Digital or online identity is a socio-technical construct that has evolved over the past 15 years (Turkle 1995, Jenkins 2006, boyd 2009). It has given rise to a wide terminological spectrum: from the concept of an identity made up of elements of personal information that authorise participation in identity transactions to 'digital selves' - purposefully instantiated extensions of our real persona that cohere around the use of social tools and services that include personal aggregators, social network services and personal Web-publishing through blogs. Electronic information about the individual is derived from what we say about ourselves, shaped by commentary from others and extended through electronic exchanges with both human and computer based intelligent agents. The creation of a digital identity is seen as a means of empowerment - contributing to our sense of agency, and also as a critical component in enabling participation in a globalized knowledge society (Pena 2009). This timely book will examine the impact of social media and distributed social spaces on our contemporary understandings of digital identity.
Objectives of the Book
To assess the meaning and examine the impact of digital identities on our day-to-day activities from a range of contemporary technical and socio-cultural perspectives;
To deepen understanding about the diverse range of tools and practices that compose the spectrum of online identity services and uses;
To foster the exchange of information and good practice in online identity management techniques, with illustrations from key contexts such as education;
To raise the level of awareness of the challenges and opportunities that new social tools and new social media afford;
To explore visions and scenarios for the future development and deployment of online identities, for example in relation to lifelong learning or the workplace.
Target Audience Researchers, teaching practitioners, the wider educational community across all sectors, educational technologists and individuals who are interested in how social media and emerging technologies will impact on formal education and the social implications that surround the reformulation and fluidity of virtual communities. In addition, professionals and researchers working in the field of information and communication technologies and knowledge management in various disciplines (e.g., education, library science, sociology, information and communication sciences, computer science and information technology).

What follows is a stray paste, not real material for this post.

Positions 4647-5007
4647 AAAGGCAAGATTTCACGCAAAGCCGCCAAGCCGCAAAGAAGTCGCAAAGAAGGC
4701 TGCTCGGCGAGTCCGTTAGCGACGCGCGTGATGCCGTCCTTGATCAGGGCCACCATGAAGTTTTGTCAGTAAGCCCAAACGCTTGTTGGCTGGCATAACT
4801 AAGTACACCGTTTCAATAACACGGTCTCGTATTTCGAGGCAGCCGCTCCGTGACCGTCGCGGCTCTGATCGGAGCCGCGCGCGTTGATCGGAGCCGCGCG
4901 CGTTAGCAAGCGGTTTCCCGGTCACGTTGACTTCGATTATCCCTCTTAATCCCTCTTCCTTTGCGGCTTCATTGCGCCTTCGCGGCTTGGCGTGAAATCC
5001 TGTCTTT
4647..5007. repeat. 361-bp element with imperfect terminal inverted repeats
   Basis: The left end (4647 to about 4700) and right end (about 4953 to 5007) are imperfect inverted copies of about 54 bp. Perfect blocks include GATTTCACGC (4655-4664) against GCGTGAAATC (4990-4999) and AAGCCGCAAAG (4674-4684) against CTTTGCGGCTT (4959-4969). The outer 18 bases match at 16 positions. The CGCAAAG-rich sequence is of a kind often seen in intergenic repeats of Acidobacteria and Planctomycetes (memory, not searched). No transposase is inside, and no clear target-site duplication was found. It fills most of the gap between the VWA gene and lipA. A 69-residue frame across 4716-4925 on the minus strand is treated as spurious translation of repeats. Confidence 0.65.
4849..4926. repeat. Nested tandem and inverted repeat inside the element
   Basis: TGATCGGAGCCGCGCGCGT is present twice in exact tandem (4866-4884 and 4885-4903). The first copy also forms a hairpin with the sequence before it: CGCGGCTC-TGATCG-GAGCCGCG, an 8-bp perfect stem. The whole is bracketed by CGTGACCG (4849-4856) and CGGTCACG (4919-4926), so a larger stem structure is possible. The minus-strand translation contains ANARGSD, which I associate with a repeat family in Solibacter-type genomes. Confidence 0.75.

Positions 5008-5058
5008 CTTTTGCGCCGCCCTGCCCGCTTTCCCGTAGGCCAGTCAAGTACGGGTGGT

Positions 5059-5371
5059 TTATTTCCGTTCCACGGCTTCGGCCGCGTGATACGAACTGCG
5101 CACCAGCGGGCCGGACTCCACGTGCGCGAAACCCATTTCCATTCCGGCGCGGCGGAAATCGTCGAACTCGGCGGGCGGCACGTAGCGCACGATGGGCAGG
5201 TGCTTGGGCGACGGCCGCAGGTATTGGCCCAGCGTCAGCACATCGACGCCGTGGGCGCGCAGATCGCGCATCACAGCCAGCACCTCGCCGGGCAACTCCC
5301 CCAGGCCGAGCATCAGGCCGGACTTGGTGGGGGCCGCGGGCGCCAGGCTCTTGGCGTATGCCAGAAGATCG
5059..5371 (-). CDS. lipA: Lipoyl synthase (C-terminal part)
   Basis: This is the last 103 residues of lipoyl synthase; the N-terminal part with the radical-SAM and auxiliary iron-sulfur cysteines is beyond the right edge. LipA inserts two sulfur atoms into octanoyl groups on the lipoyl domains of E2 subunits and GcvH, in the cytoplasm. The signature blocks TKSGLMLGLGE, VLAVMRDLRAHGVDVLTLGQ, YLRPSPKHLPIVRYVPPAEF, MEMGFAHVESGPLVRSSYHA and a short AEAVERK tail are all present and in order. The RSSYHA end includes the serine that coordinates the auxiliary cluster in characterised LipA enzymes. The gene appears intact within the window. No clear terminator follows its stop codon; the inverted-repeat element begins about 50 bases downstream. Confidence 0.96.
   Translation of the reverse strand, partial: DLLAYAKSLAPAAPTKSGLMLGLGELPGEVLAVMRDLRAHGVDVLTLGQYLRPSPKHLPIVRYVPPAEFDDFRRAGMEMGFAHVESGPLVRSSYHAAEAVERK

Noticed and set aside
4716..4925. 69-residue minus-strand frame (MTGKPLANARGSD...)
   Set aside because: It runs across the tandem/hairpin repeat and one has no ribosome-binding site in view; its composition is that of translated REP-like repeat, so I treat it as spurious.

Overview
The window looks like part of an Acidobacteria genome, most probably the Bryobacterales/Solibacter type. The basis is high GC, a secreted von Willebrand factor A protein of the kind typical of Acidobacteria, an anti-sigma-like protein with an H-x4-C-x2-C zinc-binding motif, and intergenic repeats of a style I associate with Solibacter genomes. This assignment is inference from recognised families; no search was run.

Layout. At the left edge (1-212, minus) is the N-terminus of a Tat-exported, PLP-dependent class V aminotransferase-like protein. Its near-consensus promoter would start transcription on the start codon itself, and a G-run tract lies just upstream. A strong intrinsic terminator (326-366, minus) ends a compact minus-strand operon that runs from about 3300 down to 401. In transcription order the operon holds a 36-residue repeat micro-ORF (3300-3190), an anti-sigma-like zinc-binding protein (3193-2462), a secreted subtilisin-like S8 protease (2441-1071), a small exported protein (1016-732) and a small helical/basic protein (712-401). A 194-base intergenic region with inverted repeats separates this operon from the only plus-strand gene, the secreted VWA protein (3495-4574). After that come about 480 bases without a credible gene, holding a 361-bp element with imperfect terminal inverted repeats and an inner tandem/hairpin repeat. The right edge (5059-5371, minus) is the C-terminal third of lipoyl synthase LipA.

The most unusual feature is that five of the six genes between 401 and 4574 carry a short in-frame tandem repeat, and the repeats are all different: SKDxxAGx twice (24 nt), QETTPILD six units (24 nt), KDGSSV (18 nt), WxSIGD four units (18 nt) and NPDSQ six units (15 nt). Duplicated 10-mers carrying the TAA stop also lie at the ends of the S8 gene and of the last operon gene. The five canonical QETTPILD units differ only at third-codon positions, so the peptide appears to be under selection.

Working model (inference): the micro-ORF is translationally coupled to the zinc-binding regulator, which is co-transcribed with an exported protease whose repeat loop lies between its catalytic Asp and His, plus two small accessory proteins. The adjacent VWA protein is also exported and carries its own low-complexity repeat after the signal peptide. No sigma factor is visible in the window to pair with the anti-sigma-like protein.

Recommended topics include, but are not limited to, the following:
Conceptual frameworks and approaches to understanding digital identity;
The impact of new technologies, social software and social media, on conceptualisations of digital identity;
Authenticity and trust in identity based transactions;
Machine mediated identities;
Digital identity management - defending identity, reputation management and risk;
The digital self and blurring boundaries between public and private spaces;
Lifelong learning and the importance of digital identity for transitions from school to adult life and beyond;
Negotiating individual, group, community and network based digital identities;
Personalisation software and the impact on digital identities;
The economic, societal, ethical and political issues raised by the increased availability of personal information;
Digital literacies and accessibility in relation to digital identities;
Identity, trust and authenticity in social networks;
Relations between communities, networks, groups and individual identities;
Personalisation technologies and digital identity;
Cultural dynamics of online identity;
Social media and emerging identity practices;
Presence technologies, online visibility and digital identity.
We will also consider including chapters that place digital identity within the broad themes of young people and the Internet, digital democracy and the implications for educational practice, typologies of computer mediated networks, virtual mobility, social software as community-based knowing, the Semantic Web, complexity and emergent behaviours in social software use.